The year ended on a very glamorous note – an invitation to Palm Beach to attend a wedding and a new year’s eve party. As far as Palm Beach society weddings go, this one was pretty low-key (the choir almost outnumbered the wedding guests) but the service was incredibly beautiful and moving, and the reception simply stunning. And it was great to see old friends from around the country and re-connect to celebrate one of life’s milestones together.
New Year’s Eve was riotous fun. A seated dinner for a hundred or so and the pool covered with a see-through dance floor and the entire thing awash in a sea of champagne. There was a brief Gatsby moment at midnight as Keith and I left the dance floor and crossed the lawn to look out over Lake Worth towards the mainland and see all the fireworks up and down the coast reflected in the water. The year was just seconds old, and as waiters ferried drinks behind us, and partygoers danced and drank in the background amidst all the opulence America can offer, I couldn’t help repeat to myself, “and so we beat on, boats against the current, borne ceaselessly into the past.”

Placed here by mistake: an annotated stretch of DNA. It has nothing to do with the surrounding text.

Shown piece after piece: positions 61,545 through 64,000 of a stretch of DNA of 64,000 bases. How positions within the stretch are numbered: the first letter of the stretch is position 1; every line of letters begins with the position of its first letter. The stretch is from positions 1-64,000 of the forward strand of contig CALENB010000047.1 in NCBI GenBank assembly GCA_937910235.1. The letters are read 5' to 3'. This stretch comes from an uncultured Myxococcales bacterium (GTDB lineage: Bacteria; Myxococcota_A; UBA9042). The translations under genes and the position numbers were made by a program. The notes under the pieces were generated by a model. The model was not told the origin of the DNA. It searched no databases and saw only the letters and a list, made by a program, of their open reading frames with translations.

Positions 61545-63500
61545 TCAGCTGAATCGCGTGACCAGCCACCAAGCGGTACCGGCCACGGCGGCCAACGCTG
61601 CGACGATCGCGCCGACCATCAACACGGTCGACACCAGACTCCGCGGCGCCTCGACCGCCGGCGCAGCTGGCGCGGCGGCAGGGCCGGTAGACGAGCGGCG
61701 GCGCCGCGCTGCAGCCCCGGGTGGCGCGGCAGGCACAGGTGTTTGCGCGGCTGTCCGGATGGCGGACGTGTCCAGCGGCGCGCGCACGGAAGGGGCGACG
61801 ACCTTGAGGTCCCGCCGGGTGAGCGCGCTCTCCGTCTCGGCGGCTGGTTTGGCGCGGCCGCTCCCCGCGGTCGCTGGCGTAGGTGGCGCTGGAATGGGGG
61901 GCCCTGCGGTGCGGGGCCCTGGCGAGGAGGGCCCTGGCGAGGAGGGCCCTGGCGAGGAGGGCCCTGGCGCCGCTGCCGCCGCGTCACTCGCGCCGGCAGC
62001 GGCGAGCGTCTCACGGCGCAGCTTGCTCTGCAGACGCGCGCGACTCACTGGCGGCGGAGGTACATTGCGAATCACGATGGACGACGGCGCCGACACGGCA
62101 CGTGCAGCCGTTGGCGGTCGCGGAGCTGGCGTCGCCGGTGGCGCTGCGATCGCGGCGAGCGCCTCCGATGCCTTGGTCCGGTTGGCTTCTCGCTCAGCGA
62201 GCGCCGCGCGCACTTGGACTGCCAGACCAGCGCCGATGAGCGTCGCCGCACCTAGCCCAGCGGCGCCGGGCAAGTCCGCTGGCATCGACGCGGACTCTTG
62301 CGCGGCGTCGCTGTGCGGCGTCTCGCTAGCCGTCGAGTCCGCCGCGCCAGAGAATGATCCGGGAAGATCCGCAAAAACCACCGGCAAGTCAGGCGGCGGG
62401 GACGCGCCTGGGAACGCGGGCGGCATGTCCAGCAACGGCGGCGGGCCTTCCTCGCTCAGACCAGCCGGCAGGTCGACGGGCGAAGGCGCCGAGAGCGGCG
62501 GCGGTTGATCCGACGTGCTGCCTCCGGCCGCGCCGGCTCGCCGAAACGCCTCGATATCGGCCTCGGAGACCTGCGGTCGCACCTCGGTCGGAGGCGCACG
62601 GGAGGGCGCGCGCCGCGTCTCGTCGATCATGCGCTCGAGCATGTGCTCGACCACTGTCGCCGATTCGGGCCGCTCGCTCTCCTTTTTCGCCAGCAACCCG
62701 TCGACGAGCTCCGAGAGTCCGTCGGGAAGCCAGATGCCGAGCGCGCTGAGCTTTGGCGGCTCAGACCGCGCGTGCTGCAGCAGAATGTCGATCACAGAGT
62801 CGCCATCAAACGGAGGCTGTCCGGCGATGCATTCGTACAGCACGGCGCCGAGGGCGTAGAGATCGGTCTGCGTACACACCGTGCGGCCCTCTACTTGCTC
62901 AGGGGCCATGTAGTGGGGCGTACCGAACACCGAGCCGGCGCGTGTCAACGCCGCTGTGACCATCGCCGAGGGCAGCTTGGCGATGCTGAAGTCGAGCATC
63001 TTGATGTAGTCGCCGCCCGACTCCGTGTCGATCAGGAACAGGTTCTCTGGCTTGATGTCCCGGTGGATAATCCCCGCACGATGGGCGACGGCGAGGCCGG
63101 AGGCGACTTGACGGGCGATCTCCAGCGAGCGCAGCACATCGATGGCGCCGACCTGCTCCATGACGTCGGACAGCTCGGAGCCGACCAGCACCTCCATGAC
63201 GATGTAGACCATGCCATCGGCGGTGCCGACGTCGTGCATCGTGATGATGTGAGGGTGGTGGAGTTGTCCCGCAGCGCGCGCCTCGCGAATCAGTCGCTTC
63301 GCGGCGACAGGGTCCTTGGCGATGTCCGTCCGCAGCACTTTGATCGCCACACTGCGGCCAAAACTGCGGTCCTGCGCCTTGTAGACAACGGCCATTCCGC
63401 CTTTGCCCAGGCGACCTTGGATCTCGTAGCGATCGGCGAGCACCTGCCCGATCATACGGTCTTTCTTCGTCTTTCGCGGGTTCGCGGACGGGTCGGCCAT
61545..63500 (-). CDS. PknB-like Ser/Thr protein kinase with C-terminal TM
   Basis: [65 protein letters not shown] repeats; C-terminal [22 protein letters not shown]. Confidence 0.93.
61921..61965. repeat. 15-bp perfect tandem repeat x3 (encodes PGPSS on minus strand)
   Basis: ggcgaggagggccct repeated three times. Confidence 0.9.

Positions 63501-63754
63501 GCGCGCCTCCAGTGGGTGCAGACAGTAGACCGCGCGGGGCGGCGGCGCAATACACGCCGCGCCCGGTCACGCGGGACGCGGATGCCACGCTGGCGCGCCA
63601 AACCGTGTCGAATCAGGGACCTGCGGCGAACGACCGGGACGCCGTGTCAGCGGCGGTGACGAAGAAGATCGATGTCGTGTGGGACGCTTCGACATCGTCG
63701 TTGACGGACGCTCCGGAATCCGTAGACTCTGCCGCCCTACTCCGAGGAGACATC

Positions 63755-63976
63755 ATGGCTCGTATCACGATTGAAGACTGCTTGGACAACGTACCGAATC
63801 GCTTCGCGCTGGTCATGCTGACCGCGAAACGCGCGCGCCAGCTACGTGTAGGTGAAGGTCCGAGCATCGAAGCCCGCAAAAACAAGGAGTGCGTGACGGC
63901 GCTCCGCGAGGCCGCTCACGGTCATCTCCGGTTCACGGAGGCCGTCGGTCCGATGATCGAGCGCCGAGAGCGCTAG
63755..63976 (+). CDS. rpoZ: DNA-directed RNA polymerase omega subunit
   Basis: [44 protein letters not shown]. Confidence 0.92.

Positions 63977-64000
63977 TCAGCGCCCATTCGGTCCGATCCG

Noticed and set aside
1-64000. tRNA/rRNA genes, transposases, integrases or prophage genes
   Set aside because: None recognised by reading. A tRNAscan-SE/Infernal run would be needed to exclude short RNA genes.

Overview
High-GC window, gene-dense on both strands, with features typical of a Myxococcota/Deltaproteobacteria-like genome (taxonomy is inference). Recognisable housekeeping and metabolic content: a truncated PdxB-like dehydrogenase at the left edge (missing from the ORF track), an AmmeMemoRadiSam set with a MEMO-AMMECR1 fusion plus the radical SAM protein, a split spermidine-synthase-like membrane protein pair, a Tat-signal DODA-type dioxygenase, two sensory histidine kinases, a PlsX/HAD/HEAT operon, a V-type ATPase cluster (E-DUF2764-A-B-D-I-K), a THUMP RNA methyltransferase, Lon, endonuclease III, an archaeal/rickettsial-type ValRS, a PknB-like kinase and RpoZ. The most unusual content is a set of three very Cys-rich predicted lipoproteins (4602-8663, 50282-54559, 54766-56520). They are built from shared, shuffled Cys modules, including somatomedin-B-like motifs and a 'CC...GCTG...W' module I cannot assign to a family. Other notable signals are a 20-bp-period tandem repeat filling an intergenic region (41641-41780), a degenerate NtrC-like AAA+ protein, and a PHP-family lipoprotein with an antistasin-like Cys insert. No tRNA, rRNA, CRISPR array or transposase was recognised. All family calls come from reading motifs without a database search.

So that’s been my year. It’s been a rough one. But in otherwise blessed life, I guess a downturn or two are sometimes needed to bring you up short a bit, make you question your priorities, and truly appreciate your spouse and friends and family who support you. For that I am deeply grateful.
Life is never fair and who knows what the new year will bring? Perhaps I will lose the farm after all. Or perhaps I will get to complete my vision for the place. Either way, life bangs you up a bit and tosses you around, but like the little fellow in the video below, I can only just scratch my head and move on…
Here’s wishing you and yours the happiest of new years. I’m glad you’re in my life.